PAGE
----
Saturday, February 26, 2022

Can Del Close Save META?

In 1973 I went on a high school field trip to Second City, the sketch comedy club in Chicago. I got to watch - without knowing it - John Candy and Bill Murray on stage. I also remember this weird guy with glasses at one of the tables, chain smoking and laughing loudly. He often distracted the audience enough to fluster the players. Only later did I realize he was Del Close.

Del Close helped figure out long form improvisation, and it is my opinion that art form will be the only savior of META and the VR universe.

Let me unpack that. VR has been around forever, but only lately have the 1980s fictions like Ready Player One become closer to reality. MPORG games have been around forever and it was assumed that VR would just be 3D glasses. But get past the avatars and the goofy chaos of youtube hooligans, and people have been social on it. Not mass event social but small theater social.

What is not realized is there are things that must be shared events, public events, and VR doesn't do it. Not when you can do it IRL. Dinner theater and one ring circus would seem to be VR outlets. But nothing unstructured and liberating. Instead the artficial joy of pixels and voxels and a Disney Ride. The only improvement to VR action will be hamster balls*, but creative play? Not on Zuck's lawn. 

Enter improv. Del Close, paraphrased, said "conflict is boring. I'd rather say 'Yes, and' instead of  'No".

Del Close came up with a generative method of long form improv called The Harold. The Harold was later improved to produce long form experiences of 10-45 minutes. The successful performance (allowing participants more time to develop believable characters and storylines) involved initial suggestions, followed by vignettes, followed by a group game using the vignettes, iterate until it goes bust or something magical happens. Good participants witness a logical structure develop from a premise, a set of equations today now known as Chaos Theory or nonlinear models.

Long form improv has advanced beyond actor warmups and parlor games, but what's wong with those? Aa parlor game can be either premise-based or organic play, can be expanded into a community, a consensual reality, and then you get the gestalt effect. If you've ever played in a garage band and improvised, you get the idea. Out of all that awful dirt appear nuggets of gold. You use those nuggets to make less dirt and more nuggets, before you know it you have a world built and a personal mythology to follow. And you will note that those instances or trances occur when the band was the Band, hive mind achieved.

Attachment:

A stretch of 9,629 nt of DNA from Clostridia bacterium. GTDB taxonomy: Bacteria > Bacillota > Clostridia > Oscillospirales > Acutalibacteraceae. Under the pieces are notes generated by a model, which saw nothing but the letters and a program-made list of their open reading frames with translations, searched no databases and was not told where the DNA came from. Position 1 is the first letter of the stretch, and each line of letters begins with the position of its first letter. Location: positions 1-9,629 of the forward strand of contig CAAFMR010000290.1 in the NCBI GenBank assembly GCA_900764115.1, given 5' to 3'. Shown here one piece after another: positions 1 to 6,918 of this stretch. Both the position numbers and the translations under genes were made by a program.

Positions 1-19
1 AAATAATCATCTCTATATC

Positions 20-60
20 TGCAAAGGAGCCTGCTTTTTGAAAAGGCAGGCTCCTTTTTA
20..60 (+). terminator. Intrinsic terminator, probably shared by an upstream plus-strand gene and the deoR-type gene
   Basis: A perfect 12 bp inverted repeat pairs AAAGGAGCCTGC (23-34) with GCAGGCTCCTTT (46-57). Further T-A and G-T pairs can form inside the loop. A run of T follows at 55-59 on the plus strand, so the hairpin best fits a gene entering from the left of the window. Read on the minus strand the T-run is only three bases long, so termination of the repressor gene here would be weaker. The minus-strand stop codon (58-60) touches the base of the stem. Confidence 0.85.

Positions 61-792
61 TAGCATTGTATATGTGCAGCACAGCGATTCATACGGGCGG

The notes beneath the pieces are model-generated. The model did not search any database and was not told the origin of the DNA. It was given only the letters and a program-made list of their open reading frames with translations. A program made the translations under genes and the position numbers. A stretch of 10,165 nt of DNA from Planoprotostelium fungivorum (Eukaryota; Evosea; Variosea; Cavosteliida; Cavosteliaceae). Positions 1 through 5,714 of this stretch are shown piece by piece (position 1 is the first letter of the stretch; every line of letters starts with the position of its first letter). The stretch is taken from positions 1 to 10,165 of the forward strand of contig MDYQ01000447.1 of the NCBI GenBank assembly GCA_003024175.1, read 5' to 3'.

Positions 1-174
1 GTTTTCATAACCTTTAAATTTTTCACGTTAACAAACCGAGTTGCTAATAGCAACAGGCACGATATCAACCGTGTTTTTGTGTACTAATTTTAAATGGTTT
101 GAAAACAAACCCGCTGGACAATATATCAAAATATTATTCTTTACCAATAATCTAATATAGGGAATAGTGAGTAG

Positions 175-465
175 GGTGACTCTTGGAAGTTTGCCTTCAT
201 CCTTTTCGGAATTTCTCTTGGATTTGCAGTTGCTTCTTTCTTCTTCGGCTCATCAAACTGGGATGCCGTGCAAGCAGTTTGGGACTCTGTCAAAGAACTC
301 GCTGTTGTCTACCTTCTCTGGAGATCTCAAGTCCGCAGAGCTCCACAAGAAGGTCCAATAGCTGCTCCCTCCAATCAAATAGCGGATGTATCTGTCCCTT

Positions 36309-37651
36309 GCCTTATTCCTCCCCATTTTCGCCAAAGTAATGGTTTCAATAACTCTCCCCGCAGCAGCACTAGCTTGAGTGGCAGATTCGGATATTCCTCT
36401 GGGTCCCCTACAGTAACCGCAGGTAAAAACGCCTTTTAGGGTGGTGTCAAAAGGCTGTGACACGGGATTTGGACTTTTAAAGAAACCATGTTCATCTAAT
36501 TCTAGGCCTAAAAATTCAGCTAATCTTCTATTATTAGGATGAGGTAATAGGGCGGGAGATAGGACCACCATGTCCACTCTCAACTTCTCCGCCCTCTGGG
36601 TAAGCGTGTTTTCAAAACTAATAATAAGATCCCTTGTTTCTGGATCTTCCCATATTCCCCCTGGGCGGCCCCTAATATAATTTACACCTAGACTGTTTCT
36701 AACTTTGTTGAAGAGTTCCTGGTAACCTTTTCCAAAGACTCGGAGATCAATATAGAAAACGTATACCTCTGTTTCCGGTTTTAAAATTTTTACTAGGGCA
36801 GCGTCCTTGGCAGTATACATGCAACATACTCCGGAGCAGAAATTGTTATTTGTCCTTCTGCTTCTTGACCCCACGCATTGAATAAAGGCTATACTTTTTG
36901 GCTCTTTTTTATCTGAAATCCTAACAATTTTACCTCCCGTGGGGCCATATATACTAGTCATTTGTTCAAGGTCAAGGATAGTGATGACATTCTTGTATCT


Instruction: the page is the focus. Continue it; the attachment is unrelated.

How does this work for VR experiences? People improvise anyway, right? Anyone who has watched Youtube videos of VRChat understand too much improvisation is annoying, not at all freeing or creative as a social place to go. My suggestion is the people don't follow The Harold, the bots do.

Consider: the internet is increasingly being writen by bots. Probably 99% of internet content will be AI-generated. Online worlds and all the stuff that inhabits them, with humans in a tiny minority. How will it be fun and useful for us humans? My answer, hard-wire the spirit of fun and play into the bots. How do you have fun? You feel safe. How are you able to play? It's safe to play. The Yes-And logic of The Harold, that conflict is boring, could possibly make META safe and interesting. Although honestly, VR, like block chain, is a solution looking for a problem.

Other things. I got done with my radation treatment. The proton beam really anatoginized the tumor, however, I am noticing an improvment in vision as the inflammation subsides.

I got a ceremony at the end of treatment. I rang a bell and got a challenge coin. I don't consider my role in this as military veteran, as the rituals and tone would suggest, still I acted the part. I am honored by the network of care.

I thought about being an actor, still could. The limiting factor in my case is probably talent. Too inappropriate reactions because duh autistic dork flinch.

1 comment:

  1. *hamsterballs: a caged controller for the body, basically a physical simulator that allows for running and leaping, fucking and fighting my friend.